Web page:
Even though in the past week both the President and the PM crossed the Atlantic separately to meet the presently unchallenged Lord Manor of Earth, US President George W Bush Jr, and receive plaudits respectively for, viz (1) being in the forefront of “the war against terrorism” and (2) being the torch-bearer of the “new democratic order in Pakistan”, the uneasy apprehension in the mind politic of Pakistan that things are not so rosy as portrayed persists. In a contradiction one also gets the feeling that neither are they as bad as being bandied about by politicians left out in the cold in the present process. One should not count the nonsense emanating from the BJP rulers of India, one can never expect anything good about Pakistan to ever originate from them.
External Affairs is a good area to start from when discussing media shortcomings. Hardly had Ariel Sharon’s visit to New Delhi evoked deep apprehension about an Indo-Israeli axis (supposedly mentored by the US) against Pakistan, than we had to cope with news about US-India high attitude military exercises in the disputed territory of Jammu and Kashmir. To top it all the Chairman of the British Defence Chiefs of Staff Gen Sir Michael Walker was in Indian-Held Kashmir and seemed to agree with his Indian military hosts about cross-border terrorism emanating from Azad Kashmir. As if on cue, TIME Magazine took out a lead story on Pakistan at about the time Pervez Musharraf was in New York, asking whether Pakistan was a “friend or foe?” TIME magazine usually depends upon an excellent source in the form of a leading hair dresser of Karachi, who can be better informed about defence and security affairs in Pakistan? In its wildest fulmination even RAW could not have come up with more scurrilous trash about Pakistan. We have our problems and they are enough to make one cautious, but certainly not more apprehensive than in India which is host to several violent full-fledged insurrections in many states.
Unfortunately there is a particular lot of scribes who pander to the world perception to make themselves saleable by mixing fact with fiction. About non-Pakistanis the motivation is clearly discernible, money or some other such influence. When they happen to be locals, no amount of damage control can contain the harm they do to the nation out of their own motivated personal interest. One must be objective and focus on what needs criticism, not invent facts.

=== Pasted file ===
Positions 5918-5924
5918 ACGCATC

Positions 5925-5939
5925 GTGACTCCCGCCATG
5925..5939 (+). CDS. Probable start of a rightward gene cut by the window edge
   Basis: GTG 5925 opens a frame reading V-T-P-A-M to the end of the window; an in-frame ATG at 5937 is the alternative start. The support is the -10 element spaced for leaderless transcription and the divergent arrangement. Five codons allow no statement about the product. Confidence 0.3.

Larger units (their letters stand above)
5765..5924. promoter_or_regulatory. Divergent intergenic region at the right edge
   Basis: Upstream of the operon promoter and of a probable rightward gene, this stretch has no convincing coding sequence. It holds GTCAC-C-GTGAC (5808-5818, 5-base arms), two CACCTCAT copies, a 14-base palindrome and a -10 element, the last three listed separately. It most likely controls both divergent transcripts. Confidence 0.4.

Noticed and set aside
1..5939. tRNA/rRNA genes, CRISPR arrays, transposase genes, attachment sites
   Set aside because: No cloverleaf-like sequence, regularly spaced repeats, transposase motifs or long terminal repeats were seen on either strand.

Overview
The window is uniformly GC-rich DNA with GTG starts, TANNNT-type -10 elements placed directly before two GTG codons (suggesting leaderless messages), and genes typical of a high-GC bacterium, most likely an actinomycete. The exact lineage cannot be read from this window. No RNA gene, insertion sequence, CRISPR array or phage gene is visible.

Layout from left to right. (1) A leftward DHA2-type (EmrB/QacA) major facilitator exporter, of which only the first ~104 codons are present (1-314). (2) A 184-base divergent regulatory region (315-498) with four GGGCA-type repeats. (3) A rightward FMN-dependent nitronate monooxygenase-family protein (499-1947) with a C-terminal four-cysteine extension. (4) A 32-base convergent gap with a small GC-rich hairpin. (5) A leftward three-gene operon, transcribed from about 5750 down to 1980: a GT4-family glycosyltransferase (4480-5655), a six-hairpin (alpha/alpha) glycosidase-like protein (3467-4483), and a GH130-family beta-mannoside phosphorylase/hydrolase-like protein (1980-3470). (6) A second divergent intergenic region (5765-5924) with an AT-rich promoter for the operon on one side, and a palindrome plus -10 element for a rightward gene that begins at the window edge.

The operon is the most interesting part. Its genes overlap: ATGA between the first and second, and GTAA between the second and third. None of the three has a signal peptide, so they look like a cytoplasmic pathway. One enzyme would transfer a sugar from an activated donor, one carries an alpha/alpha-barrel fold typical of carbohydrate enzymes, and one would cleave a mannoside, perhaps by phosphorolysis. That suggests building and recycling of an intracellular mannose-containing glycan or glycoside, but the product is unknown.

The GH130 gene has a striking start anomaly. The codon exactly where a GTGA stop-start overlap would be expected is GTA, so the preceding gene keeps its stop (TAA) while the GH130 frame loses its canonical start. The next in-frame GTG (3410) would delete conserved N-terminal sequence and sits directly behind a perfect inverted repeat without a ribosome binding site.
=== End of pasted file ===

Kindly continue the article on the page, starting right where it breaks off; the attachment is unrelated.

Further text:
We need to get our act together and that means being pro-active about supporting the private sector in the print and electronic media. The President gave a great speech in the UN but most of it was disseminated to a domestic audience instead of an international audience. On the other hand, Vajpayee got more international attention in delivering a speech which was short on substantive issues but focused his rhetoric on Pakistan, including the usual deliberate “spin” given to what Gen Musharraf had said in the UN earlier. Credible Pakistani media personalities could have been pre-positioned in New York, London, Dubai, etc to support the President’s viewpoint, taking the critics head on by debating the issues on live TV. By not planning strategic media initiatives we left the media’s potential open to the Indians to exploit, a very meaningful and forceful speech by the President was wasted internationally. Moreover it is noticeable that Vajpayee is not the only one targeting Pakistan among the Indian cabinet, LK Advani, Yashwant Sinha, George Fernandes and Jaswant Singh outdo each other at attacking Pakistan on a number of issues. From time to time one hears Shaikh Rashid taking on India, but with all due respects he has a limited nuisance value, and that too domestic. The Foreign Minister Mr Khurshid Kasuri remains diplomatic but what about the others who have an official duty to speak up for Pakistan. Unfortunately one or two do not do so to curry cheap favour with the Indians. Gen Musharraf should crack his whip and get his minions to speak up for the country at the right forums.